Is it really such a puzzle? China’s prowess in manufacturing pencils and lots of other items is not a challenge to Friedman’s view of markets but a confirmation of it. In the past era of Maoist central planning, China was not producing pencils or much of anything else that was of value in global markets. China’s extraordinary economic growth of the past four decades has not occurred because of the mixed nature of its economy, but because of its decisive shift away from centralized planning toward a more market-based system. Although the scale of its growth is unprecedented, because of its sheer size, China has been less successful at delivering a high standard of living to its citizens than the far more capitalistic and open economies of the United States, Western Europe, Hong Kong, Singapore, South Korea, and Japan.

As part of his focus on China as the central example of the superiority of a more mixed economic model, Rodrik states in passing that China is now the “world’s largest economy.” This is a misleading statement. As global trade wonks know, there are two ways of expressing a nation’s gross domestic product — in terms of the US dollar exchange rate, and in terms of purchasing power parity (PPP). The PPP approach requires that we convert the value of China’s non-tradable sector into Western prices. For example, a person in China can buy a haircut or a takeout meal for a fraction of the price an American would pay. If a person in China pays 7 yuan for a haircut, that would be equivalent to about $1.10 at the current yuan/$ exchange rate. But that same haircut would cost an American $15 at the mall. So to adjust for living standards, assuming the haircuts are of equal quality, the haircut in China would translate into $15 of GDP at purchasing power parity.

The PPP method is better for comparing living standards, or GDP per capita. But the exchange rate method is better for comparing the overall size of economies to each other, or the nation’s relative weight in the global economy, since it measures the ability of the people of a country to acquire goods, services, and assets in global markets. By the PPP method, China’s GDP is indeed larger than that of the United States. But according to the World Bank, which uses the exchange rate method for international GDP comparisons, China’s economy is still only about 63 percent as large as America’s. You can argue which method is better for a particular purpose, but Rodrik should explain his reasoning to his readers and let them decide.

Is globalization “tearing societies apart”?

Rodrik claims in his book that, “Hyperglobalization in trade and finance, intended to create seamlessly integrated world markets, tore domestic societies apart,” and he repeats, in more recent statements, that globalization is “tearing societies apart.” If he has provided real examples of this phenomenon, I’ve missed them. A true test of his hypothesis would depend on defining hyperglobalization, defining what it means for a society to be torn apart, and then looking for a real-world relationship between those two variables.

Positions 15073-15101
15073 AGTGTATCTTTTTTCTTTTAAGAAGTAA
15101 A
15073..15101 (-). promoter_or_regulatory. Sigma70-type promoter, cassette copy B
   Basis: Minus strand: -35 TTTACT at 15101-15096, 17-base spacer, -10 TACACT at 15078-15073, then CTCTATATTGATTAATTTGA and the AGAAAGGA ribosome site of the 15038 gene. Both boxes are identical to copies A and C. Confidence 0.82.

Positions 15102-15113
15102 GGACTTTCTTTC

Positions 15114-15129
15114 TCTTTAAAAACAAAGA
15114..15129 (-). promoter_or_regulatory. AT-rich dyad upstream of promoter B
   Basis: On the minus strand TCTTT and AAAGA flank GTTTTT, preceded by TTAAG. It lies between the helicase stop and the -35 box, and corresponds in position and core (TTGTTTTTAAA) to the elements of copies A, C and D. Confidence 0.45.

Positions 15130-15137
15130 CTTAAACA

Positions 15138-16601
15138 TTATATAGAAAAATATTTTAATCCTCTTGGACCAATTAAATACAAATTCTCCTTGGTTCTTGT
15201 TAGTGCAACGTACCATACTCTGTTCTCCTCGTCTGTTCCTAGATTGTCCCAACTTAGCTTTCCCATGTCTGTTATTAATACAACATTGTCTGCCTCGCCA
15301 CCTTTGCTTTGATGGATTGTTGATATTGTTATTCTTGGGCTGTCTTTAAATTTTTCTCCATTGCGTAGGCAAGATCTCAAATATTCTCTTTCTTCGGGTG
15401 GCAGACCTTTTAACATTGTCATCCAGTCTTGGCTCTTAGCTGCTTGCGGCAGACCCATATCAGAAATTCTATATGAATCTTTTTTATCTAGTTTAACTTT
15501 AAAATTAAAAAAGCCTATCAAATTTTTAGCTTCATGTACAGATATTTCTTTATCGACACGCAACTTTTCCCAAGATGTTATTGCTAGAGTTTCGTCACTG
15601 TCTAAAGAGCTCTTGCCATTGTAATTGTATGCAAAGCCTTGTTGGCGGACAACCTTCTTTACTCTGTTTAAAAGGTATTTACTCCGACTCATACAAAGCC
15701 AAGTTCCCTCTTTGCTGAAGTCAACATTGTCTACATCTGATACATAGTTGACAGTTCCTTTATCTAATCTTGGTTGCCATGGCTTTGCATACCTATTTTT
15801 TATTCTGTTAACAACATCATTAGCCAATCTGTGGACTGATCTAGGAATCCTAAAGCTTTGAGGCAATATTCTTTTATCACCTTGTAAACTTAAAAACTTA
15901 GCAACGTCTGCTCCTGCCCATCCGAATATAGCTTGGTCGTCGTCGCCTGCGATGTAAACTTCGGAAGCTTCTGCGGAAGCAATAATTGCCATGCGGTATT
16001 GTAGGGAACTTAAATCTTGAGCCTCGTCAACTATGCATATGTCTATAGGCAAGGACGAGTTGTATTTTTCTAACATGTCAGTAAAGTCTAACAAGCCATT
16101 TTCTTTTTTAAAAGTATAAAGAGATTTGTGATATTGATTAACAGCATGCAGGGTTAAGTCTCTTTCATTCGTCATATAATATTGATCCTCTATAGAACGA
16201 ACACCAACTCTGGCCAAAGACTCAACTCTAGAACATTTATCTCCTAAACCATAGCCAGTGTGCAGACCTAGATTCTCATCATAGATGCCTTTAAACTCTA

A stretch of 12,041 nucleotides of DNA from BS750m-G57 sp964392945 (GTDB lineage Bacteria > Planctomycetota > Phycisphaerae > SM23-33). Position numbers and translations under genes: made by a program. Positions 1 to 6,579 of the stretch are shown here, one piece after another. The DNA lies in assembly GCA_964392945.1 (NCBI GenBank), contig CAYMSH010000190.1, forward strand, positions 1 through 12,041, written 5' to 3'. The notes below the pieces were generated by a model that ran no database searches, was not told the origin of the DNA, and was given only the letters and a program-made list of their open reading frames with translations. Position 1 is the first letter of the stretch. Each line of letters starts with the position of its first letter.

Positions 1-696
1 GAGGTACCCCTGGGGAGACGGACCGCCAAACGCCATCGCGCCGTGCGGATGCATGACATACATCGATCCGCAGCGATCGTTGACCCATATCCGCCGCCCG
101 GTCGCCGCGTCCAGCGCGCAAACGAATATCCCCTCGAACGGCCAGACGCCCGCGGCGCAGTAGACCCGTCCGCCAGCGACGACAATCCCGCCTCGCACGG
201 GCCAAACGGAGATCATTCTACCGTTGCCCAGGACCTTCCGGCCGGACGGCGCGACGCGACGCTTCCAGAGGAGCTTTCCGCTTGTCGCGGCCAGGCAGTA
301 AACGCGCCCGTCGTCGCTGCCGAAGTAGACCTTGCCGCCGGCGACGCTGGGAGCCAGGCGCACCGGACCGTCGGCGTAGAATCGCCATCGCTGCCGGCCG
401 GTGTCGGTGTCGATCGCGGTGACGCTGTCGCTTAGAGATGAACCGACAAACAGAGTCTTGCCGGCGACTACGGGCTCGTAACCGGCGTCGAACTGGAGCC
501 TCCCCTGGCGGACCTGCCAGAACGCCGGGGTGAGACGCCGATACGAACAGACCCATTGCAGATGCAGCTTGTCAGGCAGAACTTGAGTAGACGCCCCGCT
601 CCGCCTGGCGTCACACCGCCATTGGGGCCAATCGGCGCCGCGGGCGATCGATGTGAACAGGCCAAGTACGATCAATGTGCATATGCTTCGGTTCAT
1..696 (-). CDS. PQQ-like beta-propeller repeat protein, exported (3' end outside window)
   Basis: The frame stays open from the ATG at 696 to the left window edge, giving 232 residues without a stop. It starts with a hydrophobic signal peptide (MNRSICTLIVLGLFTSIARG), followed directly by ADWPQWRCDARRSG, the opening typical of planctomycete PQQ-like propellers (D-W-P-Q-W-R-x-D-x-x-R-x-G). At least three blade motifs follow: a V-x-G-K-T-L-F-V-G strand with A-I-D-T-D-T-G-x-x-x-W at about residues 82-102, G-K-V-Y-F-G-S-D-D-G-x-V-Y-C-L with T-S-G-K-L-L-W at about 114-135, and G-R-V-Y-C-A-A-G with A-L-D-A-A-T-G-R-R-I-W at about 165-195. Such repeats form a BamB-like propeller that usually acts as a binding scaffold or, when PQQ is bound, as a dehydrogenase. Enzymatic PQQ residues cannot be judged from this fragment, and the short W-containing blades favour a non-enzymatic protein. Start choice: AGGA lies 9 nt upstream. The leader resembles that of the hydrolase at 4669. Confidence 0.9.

Let’s make a first pass at testing this hypothesis. According to the most recent surveys of economic freedom, such as those by the Cato Institute and the Heritage Foundation, the most globalized economies in the world in terms of their openness to trade and global finance would include Canada, Panama, New Zealand, Singapore, Hong Kong, and most nations of Western Europe. While those societies each have their challenges, it would stretch credibility to say they are being “torn part” by hyperglobalization.

On the other end of the spectrum, there are indeed nations and societies that are tearing themselves apart before our eyes. Those nations tend to suffer either from deep ethnic or religious cleavages — Yemen, Syria, South Sudan, and Mynanmar come to mind — or from socialism that has run amok — think Venezuela and Zimbabwe. In each of those places, it’s difficult to argue that the chief explanatory variable is too much liberalization of trade and investment flows. Rodrik’s prime example may be Greece, but its troubles are not caused by too much globalization, but instead by profligate government spending and disagreements with its Eurozone neighbors about the terms of a bailout.

The common thread in all these examples is a systematic mischaracterization by Rodrik of the nature of today’s globalization and its impact on nations and societies. The choice is not between “hyperglobalization” on the one hand and a sane, mixed economy model on the other. The choice is between expanding the freedom of people around the world to trade, to invest, and to move more freely across international borders, or to further restrict that freedom through tariffs and other barriers to commerce.